Life insurance is cover that pays out to a beneficiary in the even of a death. Life Insurance can relive financial stress in your absence by providing sufficient finances to help your family pay bills, manage mortgage repayments, and provide general living expenses. Often also called ‘Death Cover’, a life insurance policy will will pay to a nominated beneficiary, or if one is not determined, it will be assigned to the super trustee or your estate agent, and they will determine where the funds are paid.
Life insurance may also come with ‘Terminal Illness Cover’. This insurance covers various expenses if you are diagnosed with a terminal illness with a limited life expectancy.
How Much Cover is Required?
The payout in the event of your death is proportional to the size of the premium, and each of scheduled repayments. Those with more obligations will require more cover, and those with fewer dependencies or debt might need lesser cover. A discussion with your adviser will determine the type of cover that is most appropriate. It’s likely your adviser will balance your ‘Needs’ (mortgage payments, credit cards, school fees, debts, etc.) versus ‘Receives’, or the value of your super, the sale of property, leave balances, and general family support. The difference between these two figures is a good starting point to determine the amount of cover that might be required.
Paying for Life Cover Premiums
Premiums for life cover is generally made in one of two ways.
- Stepped premiums. Recalculated at each policy renewal, usually increasing each year based on the higher chance of a claim as you age.
- Level premiums. Charge a higher premium at the start of the policy, but changes to cost aren’t based on your age so increases happen more slowly over time.
The type of payment option determines the cost of the product over time.
Comparing Life Cover
There are dozens of life cover products in the market, each of which has various options, exclusions, and benefits. Our job is to pair you with a product that best suits your circumstances.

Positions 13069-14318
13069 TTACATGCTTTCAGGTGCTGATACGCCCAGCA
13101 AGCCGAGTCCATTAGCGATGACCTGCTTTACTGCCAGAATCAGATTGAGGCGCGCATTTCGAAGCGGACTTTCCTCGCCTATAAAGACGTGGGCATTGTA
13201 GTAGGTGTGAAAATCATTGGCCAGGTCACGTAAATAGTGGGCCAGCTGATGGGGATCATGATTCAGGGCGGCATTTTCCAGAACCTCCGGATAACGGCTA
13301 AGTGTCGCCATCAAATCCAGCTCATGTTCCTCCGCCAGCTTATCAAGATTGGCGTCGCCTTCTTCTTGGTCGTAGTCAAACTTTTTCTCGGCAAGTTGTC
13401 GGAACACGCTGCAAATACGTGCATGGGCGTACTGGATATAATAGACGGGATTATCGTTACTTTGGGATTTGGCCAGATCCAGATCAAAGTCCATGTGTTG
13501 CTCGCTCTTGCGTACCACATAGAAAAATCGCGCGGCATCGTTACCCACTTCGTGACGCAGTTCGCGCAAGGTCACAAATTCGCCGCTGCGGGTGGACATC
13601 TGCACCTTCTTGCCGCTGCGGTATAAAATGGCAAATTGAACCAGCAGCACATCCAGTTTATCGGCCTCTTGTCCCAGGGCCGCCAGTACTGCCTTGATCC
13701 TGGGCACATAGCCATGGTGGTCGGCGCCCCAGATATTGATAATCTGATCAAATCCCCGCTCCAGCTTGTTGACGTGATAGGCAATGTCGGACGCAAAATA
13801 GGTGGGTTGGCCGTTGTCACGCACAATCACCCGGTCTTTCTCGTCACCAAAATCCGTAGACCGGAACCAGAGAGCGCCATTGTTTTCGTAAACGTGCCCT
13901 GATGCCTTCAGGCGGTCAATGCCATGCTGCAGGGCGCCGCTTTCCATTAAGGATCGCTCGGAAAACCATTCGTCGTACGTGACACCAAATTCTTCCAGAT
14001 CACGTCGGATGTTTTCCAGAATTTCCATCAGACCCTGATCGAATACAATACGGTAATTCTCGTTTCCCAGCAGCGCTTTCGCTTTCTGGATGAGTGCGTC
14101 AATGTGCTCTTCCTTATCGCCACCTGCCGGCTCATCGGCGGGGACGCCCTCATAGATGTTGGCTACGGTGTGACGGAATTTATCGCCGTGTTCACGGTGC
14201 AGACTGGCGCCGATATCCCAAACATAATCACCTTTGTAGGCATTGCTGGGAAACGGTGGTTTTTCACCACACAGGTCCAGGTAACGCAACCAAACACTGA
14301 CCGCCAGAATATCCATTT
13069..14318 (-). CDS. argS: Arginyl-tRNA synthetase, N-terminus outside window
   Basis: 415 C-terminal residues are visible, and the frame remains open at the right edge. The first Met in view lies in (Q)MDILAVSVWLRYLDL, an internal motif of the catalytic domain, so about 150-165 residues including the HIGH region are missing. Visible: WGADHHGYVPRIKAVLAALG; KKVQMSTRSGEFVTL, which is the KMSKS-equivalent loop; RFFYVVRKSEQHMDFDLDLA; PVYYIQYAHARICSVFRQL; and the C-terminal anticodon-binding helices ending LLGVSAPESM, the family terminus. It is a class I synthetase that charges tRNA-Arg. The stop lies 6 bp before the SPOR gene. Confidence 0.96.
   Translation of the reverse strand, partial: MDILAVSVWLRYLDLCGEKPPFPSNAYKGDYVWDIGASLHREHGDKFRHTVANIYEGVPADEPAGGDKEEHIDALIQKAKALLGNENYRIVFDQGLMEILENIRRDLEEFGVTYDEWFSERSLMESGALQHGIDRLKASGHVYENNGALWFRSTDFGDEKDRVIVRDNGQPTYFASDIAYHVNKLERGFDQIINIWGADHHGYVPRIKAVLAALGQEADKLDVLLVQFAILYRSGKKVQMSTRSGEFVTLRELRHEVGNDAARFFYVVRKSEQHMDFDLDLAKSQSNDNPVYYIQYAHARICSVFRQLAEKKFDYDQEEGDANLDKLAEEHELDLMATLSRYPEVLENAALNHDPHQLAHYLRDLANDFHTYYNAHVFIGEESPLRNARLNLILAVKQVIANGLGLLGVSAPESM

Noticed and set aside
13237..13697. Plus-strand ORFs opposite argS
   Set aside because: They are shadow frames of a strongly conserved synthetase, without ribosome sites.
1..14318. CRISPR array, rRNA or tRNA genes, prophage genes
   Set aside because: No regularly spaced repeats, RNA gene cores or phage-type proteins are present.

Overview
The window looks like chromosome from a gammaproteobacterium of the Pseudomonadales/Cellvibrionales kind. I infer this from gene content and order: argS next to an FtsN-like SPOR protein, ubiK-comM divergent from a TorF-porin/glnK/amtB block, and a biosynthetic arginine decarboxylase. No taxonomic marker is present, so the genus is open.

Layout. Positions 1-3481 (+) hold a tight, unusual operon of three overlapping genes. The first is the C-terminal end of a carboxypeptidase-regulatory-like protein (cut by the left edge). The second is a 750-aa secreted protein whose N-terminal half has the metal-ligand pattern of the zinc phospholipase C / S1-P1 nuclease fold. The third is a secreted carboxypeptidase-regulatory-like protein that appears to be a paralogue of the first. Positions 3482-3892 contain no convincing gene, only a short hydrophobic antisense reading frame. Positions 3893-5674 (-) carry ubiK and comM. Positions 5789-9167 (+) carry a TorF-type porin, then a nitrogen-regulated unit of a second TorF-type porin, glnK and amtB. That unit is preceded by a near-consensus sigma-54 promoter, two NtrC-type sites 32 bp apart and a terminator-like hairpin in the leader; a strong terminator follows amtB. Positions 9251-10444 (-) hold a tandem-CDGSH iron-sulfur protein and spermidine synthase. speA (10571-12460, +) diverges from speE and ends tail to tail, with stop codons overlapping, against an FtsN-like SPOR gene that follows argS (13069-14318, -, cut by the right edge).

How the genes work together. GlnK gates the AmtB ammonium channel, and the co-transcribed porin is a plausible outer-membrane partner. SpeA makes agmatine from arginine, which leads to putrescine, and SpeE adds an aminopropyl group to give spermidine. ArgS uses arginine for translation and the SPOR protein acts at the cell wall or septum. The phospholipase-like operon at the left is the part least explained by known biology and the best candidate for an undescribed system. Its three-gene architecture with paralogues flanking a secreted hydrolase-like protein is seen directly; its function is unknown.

You should consider the following general attributes of any product.
- Benefits and policy features.
- Waiting periods before you can claim.
- Limits on cover.
- The cost of the premiums — now and in the future.
Each product will inherit its own payment schedule based on the inclusions. A less expensive policy may have more exclusions, or it may become more expensive in the future. The Product Disclosure Statement dictates the terms of the policy.
Disclosing Information to Your Insurer
You are a risk investment for an insurance agency, and you’re required to disclose any and all information that might impact upon their decision to cover you with TPD insurance. Failing to disclose important information may negate any claim that you might be paid in the future.
The basic questions an insurer will ask include the following (all will impact upon the cost of a premium):
- Your age
- Your job or occupation (each occupation includes a risk score)
- Your medical history
- Your family history, such as a history of disease
- Your lifestyle (for example, if you’re a smoker)
- Any high risk sports or hobbies (such as skydiving or horseback riding)
A medical examination may be required depending upon your circumstances and history. The outcome of the medical may impact the type of insurance each insurer will provide.
The result of your disclosure determines if the insurer will issue you with a policy, what the policy will cost you, and what terms and conditions are applied.